Fashion Industry a Minefield Of Sexual Harassment for Young Models

by VR Sreeraman on  March 29, 2010 at 1:47 PM Lifestyle News
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 Fashion Industry a Minefield Of Sexual Harassment for Young Models
Many models have claimed that the fashion industry is a minefield of sexual harassment for young models, with the supposed best friend, photographer, being the worst of offenders.

Lisa Alexander, who was a teenager from Nazareth, Pa., when she won a contract with Elite Model Management, said she had to fend off lewd advances as a young model, and that her acting coach said she should put out to get ahead.

She modelled for a summer, but after she received a scholarship to Lehigh College, Elite cancelled her contract.

"They didn't want models with brains," Fox News quoted her as saying.

Alexander said she gave modelling another shot in Los Angeles after she graduated.

"I did a lot of swimsuit and lingerie modelling and I had guys that would try to grab a feel and guys who asked for [sexual favours]," she said.

"I was on a casting call for a film and I was pretty much attacked and thrown down on a couch.

Celebrity fashion photographer Terry Richardson, who has shot stars including Britney Spears, Jessica Alba, and Lindsay Lohan, and who counts as friends the editors of several of the world's top fashion magazines, is purported to be one of them.

Richardson, 45, was accused earlier this month of making improper sexual overtures during some of his shoots with young models.

He addressed the allegations with a statement on his blog over the weekend and removed several explicit nude photographs from his professional web site.

"I just want to take a moment to say I'm really hurt by the recent and false allegations of insensitivity and misconduct," his statement read.

"I feel fortunate to work with so many extraordinary people each and every day.

"I've always been considerate and respectful of the people I photograph and I view what I do as a real collaboration between myself and the people in front of the camera," he stated.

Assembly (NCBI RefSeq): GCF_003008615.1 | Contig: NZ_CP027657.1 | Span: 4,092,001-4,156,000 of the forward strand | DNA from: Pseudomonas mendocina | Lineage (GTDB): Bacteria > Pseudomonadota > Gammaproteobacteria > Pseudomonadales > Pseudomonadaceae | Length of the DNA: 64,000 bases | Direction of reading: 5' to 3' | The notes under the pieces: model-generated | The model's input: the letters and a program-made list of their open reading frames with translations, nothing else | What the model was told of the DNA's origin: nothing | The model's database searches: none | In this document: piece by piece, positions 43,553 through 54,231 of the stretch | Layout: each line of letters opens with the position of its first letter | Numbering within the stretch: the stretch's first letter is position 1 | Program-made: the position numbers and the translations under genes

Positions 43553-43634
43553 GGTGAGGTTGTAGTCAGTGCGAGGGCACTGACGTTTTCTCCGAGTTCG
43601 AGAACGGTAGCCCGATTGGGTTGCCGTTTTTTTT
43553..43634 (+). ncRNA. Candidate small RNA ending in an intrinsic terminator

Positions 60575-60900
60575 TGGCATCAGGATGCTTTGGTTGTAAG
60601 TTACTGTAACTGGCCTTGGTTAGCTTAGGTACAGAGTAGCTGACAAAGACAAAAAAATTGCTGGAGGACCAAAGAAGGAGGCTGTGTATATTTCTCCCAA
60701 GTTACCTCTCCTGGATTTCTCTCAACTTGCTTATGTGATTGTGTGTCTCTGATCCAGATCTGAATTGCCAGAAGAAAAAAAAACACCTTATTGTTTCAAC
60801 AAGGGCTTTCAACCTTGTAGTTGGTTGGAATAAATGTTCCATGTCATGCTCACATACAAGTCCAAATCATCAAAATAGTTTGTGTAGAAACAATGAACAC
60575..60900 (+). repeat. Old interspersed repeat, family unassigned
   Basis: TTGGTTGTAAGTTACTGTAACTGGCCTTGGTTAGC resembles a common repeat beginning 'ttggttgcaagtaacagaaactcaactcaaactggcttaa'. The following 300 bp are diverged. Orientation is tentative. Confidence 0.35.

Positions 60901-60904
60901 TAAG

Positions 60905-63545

But a model, who says Richardson made inappropriate sexual advances to her during a nude photo shoot, has said that she remains unimpressed.

"If he was totally confident in the morality of what he's doing, would he have removed certain images from his site?" asked Jamie Peck, a model-turned-writer who once posed for Richardson.

"It's a calculated attempt at damage control," she added.

Peck was 19 years old and not a professional model when she went on a shoot with Richardson six years ago.

She said she had no idea what to expect from the photographer, who shoots for Vogue and Harpers Bazaar and commercial clients Jimmy Choo, Sisley and Gucci.

"I went over there the first time and it was pretty normal and I posed nude for him, no big deal," Peck, now 25, said.

"The second time he felt like I was a little more comfortable and he asked me to do some gross stuff.

"Like he wanted to play with my tampon, and then he convinced me to touch his penis, and I did, and I really still am not sure why I agreed to do that.

"Part of it was everybody in the room was so stoked, like it was the most natural thing in the world," she stated.

Following Peck's and other models' allegations, Jenna Sauers, a model-turned-blogger for the women's Web site, called on other models to come forward with their experiences with Richardson.

She revealed she received numerous, if mostly anonymous, accounts of the photographer's behaviour.

"I have heard from a lot of models that he has worked with that all say his M.O. is the same," Sauers said.

"You suddenly get naked and then he touches you and he goes further and further. But you're surrounded by his assistants and they are validating his actions.